July 19, 2024

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Drug Addiction in Senior Citizens

Drug addiction in senior citizens is a significant and growing problem in the United States that few people are aware of. In fact, addiction that occurs later in life can be difficult to detect, and sometimes the person suffering from this disease might not even know that they are physically and emotionally dependent on a particular substance. Therefore, a policy of education about the dangers of addiction in older people is essential in order for those who are close to them to recognize any problem and know what options are available to get help. This is especially important considering that recent increases in the amount of older people entering drug rehab programs indicate this problem is probably far worse than we might think.

The primary way that seniors get addicted to drugs is as a result of chronic pain management. Even under strict medical supervision, addiction to pain medications can and does still occur. This is because these types of narcotics work the same for everyone: they initially manage pain well, then the body develops tolerance and more of the drug is required. With an increase in dosage and consistent use, tolerance increases and eventually leads to physical dependence. Physical dependence almost invariably leads to outright addiction at a mental and emotional level. Therefore, seniors who are taking pain medications regularly are at increased risk for addiction. And because these medications are prescribed by doctors, most people consider them harmless and don’t think that addiction will ever become an issue. However, once it sets in, addiction is a lifelong affliction that can cause serious health issues.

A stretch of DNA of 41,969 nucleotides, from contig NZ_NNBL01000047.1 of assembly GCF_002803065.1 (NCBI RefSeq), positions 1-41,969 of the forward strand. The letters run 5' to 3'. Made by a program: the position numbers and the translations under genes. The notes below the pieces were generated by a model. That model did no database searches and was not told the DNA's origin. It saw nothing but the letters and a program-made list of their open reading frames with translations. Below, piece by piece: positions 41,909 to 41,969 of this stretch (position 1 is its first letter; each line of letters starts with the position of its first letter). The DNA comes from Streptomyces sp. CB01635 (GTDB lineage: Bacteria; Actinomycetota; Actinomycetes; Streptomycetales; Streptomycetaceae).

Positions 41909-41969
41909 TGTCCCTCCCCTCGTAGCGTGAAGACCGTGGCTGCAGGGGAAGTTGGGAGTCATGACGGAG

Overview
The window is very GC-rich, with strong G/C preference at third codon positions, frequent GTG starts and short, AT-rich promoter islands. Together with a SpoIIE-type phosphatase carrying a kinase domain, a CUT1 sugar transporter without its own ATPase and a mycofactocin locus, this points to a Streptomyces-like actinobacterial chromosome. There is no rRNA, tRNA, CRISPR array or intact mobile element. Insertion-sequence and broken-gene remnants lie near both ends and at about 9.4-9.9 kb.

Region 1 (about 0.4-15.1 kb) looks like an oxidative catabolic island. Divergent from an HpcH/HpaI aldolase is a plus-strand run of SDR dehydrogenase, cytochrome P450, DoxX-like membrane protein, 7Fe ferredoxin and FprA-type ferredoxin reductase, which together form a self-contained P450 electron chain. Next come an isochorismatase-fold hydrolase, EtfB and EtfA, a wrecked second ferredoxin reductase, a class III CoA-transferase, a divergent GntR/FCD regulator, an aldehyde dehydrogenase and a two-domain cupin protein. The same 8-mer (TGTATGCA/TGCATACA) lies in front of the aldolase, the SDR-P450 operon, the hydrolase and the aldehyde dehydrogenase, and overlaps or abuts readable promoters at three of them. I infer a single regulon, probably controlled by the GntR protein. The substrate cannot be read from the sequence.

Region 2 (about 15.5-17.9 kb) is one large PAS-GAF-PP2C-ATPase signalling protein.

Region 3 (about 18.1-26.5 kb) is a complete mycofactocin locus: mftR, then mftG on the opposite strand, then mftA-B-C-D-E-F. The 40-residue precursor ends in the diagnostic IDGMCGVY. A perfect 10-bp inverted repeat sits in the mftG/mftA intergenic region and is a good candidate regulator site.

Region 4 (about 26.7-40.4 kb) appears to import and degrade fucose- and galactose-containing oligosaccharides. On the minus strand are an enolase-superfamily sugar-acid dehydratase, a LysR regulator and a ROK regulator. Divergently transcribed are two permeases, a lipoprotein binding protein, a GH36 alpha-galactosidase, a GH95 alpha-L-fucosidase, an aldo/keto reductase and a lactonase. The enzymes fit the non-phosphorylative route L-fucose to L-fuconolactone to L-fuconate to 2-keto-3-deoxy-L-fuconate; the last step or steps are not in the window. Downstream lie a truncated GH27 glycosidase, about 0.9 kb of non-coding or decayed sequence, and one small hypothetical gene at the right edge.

Another primary reason that older people become addicted to drugs or alcohol is as a result of lifestyle changes. These changes include the celebration of a life of toil and work, but can lead to some very bad habits. For instance, frequent dinners that include wine or beer can quickly become problematic. Before a person knows it, they’re having cocktails with lunch and dinner, and eventually Mimosas or Bloody Mary’s with breakfast.

As a result of inactivity after a lifetime of working, some seniors have difficulty sleeping. Medications designed to help people get to sleep are extremely addicting and can lead to significant problems with memory loss. Older people who are addicted to sleeping pills often engage in strange or erratic behavior while having no recollection of doing so. And because sleep aids can lead to a persistent state of confusion, it can be difficult for a person to understand that they have a problem.

Grief and depression is often a significant problem for senior citizens. As people get older their friends, family and associates age as well, and the loss of these people becomes a common occurrence. This combined with decreased levels of activity can lead to a state of depression that some people might seek to self-medicate with drugs or alcohol. Boredom and lack of exercise serve to exacerbate these problems.

If you have an older loved one with a drug or alcohol problem, their very life could depend on you. The following options are readily available:

Individual Therapy/Counseling


Outpatient Rehab

Inpatient Rehab

Group and Family Therapy

Don’t wait a moment longer to take action; the earlier addiction or alcoholism is treated, the higher the likelihood of success.